The textile warehouse had seen many uses since it was built in 1925, but it had been empty when Susie Peck and her friends moved in. They saw its hardwood floors, exposed brick, and massive timber ceiling beams as warm and rustic—the ideal setting for the new Pewter Rose Bistro. Named for a small, pewter tin the original Pewter Rose Bistro owner purchased on her worldly travels, the now collectively owned restaurant posits a distinctively American take on casual European fare, which the agile hands of head chef Cory Zupon bring to fruition at every service.
The kitchen blends southern-style comfort fare with Mediterranean dishes and other ethnic cuisines, with many dishes assembled from local produce and fresh seafood into risottos and finely cooked filets. Dishes pair with more than 170 wines, each handpicked to join the eatery's focused collection, which features California and European varietals. At weekend brunch, more than 25 à la carte offerings rise from foundations of egg, toast, and produce, which also evoke the eatery's signature creative touches. On some evenings, aromatic tendrils rise from tables to mingle with strains of live music from the laid-back Pewter Lounge bar area, where guests relax on padded couches or chairs to listen to acoustic strains and jazz on Wednesday and Thursday.
Legend has it that when The Flying Biscuit Cafe first opened, diners were so enamored with the kitchen's soft, flaky biscuits that they polished off the entire stock before 11 a.m., causing the restaurant to close its doors for the day. Today, the cheerful eatery has expanded to 13 locations across Georgia, North Carolina, and Florida, each one serving an average of 5,000 biscuits per week. Cooks are forever busy in the kitchens, slicing up the fluffy biscuits for breakfast sandwiches and folding farm-fresh and organic ingredients into a variety of American comfort classics. They dole out breakfast dishes all day long, from wood-smoked salmon scrambles to the gooey grits lauded by reporters from The Emory Wheel as "the most delicious cheese grits you’ve ever tasted (or ever will taste)". As the day wears on, the cooks turn their attention to juicy Angus beef burgers and Southern-style dinners such as chicken-fried steak and spicy jambalaya pasta. Committed to promoting healthy lifestyles, they also offer a variety of good-for-you menu items and modifications, whipping up omelets with egg whites, baking biscuits with whole wheat, and serving pancakes with a side of cast-iron kettlebells.
Scan the menu with precision before zeroing in on a taste-bud-blaster such as Ghassan’s signature hot sub—the steak and cheese ($4.99 for six-inch, $5.69 for eight-inch), topped with grilled steak and melted provolone and served with chips and a pickle. Diners can expand appetite appeasing by getting either size of the sub with a platter of fries and a salad ($7.29 for six-inch, $7.79 for eight-inch). Treat your cardiopulmonary system to a tasty, beneficial treat with a heart-healthy chicken kebab platter ($6.49), opting for the Lebanese salad instead of the fries in the platter to give your bloodpump an extra high-five, or take in a traditionally delectable gyro ($5.99 for sandwich, $7.89 for platter), with grilled beef and lamb slices on a grilled pita with shredded lettuce, tomatoes, and homemade cucumber sauce. Herbivoyeurs can hit the jackpot with hummus on a pita sandwich ($5.29 sandwich, $7.49 platter) or combine all the veggie options with the vegetarian plate ($7.49), which features falafel, hummus, salad, pita bread, and a pickle.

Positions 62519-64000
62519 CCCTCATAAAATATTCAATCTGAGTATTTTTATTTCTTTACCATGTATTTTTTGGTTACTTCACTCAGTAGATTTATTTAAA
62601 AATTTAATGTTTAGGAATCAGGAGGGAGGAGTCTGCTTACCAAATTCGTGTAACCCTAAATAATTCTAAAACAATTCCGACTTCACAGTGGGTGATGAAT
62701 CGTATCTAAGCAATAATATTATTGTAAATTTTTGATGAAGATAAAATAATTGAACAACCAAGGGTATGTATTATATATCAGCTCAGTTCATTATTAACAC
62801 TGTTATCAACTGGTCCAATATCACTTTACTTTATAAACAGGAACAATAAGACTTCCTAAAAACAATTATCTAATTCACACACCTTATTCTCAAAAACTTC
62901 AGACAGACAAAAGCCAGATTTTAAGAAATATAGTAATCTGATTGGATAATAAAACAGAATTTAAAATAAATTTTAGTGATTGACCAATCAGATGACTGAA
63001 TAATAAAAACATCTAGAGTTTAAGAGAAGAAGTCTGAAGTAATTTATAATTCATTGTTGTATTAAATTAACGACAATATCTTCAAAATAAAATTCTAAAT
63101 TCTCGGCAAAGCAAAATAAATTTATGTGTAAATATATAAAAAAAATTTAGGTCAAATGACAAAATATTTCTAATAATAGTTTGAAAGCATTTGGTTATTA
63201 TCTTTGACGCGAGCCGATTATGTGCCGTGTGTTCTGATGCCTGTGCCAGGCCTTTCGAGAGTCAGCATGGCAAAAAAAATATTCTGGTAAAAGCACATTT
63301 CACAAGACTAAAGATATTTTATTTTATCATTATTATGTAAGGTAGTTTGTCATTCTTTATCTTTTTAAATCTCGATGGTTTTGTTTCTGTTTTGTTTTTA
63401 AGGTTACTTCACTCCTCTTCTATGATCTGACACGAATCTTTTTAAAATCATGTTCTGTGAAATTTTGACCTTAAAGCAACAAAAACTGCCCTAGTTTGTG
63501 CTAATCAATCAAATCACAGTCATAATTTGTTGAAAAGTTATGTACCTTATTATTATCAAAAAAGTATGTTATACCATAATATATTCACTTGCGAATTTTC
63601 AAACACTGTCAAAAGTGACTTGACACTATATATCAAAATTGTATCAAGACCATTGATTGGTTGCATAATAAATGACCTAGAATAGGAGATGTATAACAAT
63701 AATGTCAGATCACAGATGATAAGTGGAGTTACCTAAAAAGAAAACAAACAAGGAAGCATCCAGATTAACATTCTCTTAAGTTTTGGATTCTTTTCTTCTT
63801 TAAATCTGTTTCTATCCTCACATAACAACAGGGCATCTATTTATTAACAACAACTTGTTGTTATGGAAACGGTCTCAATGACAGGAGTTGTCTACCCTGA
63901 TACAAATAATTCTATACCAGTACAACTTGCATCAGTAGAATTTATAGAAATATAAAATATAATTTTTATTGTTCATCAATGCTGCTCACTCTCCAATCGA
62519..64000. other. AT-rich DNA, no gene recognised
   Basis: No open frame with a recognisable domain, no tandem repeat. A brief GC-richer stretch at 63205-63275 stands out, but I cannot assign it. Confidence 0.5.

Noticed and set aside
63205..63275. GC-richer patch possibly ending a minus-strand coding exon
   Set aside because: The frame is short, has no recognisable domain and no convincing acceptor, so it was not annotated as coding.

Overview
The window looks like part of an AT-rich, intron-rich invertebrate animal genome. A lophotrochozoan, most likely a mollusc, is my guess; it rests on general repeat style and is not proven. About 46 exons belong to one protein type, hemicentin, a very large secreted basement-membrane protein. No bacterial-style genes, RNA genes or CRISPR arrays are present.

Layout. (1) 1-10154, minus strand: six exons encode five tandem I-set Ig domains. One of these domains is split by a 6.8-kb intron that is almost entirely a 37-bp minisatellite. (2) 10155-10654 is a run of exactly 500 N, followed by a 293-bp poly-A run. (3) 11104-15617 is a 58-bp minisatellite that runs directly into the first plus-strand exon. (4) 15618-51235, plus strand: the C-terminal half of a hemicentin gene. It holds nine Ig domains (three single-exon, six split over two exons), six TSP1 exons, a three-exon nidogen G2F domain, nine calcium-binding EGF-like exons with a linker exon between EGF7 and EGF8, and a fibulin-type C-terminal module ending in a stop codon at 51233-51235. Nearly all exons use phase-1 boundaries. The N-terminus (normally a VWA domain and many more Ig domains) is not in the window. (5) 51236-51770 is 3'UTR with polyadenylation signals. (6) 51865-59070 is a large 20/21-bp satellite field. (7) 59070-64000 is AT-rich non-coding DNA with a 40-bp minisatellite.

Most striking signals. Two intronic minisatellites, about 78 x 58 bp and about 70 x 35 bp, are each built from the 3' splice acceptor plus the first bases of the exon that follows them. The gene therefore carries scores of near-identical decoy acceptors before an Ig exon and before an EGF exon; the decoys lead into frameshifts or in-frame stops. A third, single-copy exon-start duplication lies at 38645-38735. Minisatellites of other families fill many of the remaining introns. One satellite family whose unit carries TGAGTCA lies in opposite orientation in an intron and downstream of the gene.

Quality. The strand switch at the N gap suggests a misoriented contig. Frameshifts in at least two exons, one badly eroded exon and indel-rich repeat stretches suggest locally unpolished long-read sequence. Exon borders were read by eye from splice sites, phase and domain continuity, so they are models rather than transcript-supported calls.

New Town Bistro’s menu changes monthly to accommodate fresh, seasonal ingredients. Kick-start your appetite with freshly fished fare such as an oven-caught bistro flatbread ($9.50). Vegetarians can chomp chlorophyll-enriched 421 penne pasta, tossed with mascarpone, roasted grape tomatoes, fresh spinach, and asiago ($14.99), while people who feed fish can savor something in return with an order of pan-seared salmon, garnished with an avocado citrus sauce and served with sautéed Spanish rice and crispy tortilla strips ($19.95). For a lighter meal, peruse sandwich selections such as the Tribecca: sliced turkey, cucumber, red peppers, spinach, and havarti with herb mayonnaise, crushed between monolithic halves of a light, fluffy French roll ($8.75).
Designed by architect Rafael Viñoly, the Nasher Museum of Art at Duke University not only houses precious works of art that span centuries; it is a work of art itself. Composed of five separate, rectangular volumes, the Nasher Museum compartmentalizes its 65,000 square feet of space elegantly and efficiently. Two pavilions host rotating exhibits and another pavilion contains the permanent collection. In addition, an auditorium seats 173 people and features lectures and film screenings, whereas the final pavilion houses two classrooms, in addition to the museum's store and café, where members receive discounts.
At Coffee & Crepes, the rich aroma of organic, fair-trade coffee brewing blends with the sounds of paper-thin crepes bubbling on the circular griddle, as chefs whip up sweet and savory stuffed pancake dishes. Diners feast on crepes filled with smoked salmon, chicken cordon bleu, or bananas and nutella, as they admire paintings from local artists displayed throughout the space.